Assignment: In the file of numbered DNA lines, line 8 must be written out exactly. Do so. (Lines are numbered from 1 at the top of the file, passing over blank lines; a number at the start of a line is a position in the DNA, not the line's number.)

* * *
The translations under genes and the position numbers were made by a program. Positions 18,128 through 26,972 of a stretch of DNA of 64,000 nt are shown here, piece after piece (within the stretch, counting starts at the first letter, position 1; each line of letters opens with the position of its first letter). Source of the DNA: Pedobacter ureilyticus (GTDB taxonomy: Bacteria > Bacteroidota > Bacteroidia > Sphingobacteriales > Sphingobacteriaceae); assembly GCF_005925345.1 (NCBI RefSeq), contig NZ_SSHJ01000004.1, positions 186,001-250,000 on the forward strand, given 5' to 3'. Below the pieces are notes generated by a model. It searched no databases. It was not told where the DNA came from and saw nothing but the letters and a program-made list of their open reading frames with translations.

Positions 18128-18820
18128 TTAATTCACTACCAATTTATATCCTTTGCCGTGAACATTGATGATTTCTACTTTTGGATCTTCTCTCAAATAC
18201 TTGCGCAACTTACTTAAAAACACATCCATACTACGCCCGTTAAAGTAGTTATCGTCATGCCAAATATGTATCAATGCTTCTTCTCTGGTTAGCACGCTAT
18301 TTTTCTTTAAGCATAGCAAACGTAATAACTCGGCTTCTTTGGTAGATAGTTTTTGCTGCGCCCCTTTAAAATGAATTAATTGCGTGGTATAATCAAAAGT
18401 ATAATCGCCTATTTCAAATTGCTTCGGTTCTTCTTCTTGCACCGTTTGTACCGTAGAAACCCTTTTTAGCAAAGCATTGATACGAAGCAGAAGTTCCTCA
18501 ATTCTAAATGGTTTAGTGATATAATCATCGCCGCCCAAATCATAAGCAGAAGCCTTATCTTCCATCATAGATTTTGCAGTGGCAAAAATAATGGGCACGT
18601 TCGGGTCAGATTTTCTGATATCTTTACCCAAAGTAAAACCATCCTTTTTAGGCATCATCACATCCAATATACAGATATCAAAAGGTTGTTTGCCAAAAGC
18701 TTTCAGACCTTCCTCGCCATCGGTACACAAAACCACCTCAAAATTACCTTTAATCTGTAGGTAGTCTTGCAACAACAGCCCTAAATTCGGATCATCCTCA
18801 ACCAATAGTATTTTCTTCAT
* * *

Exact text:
18601 TCGGGTCAGATTTTCTGATATCTTTACCCAAAGTAAAACCATCCTTTTTAGGCATCATCACATCCAATATACAGATATCAAAAGGTTGTTTGCCAAAAGC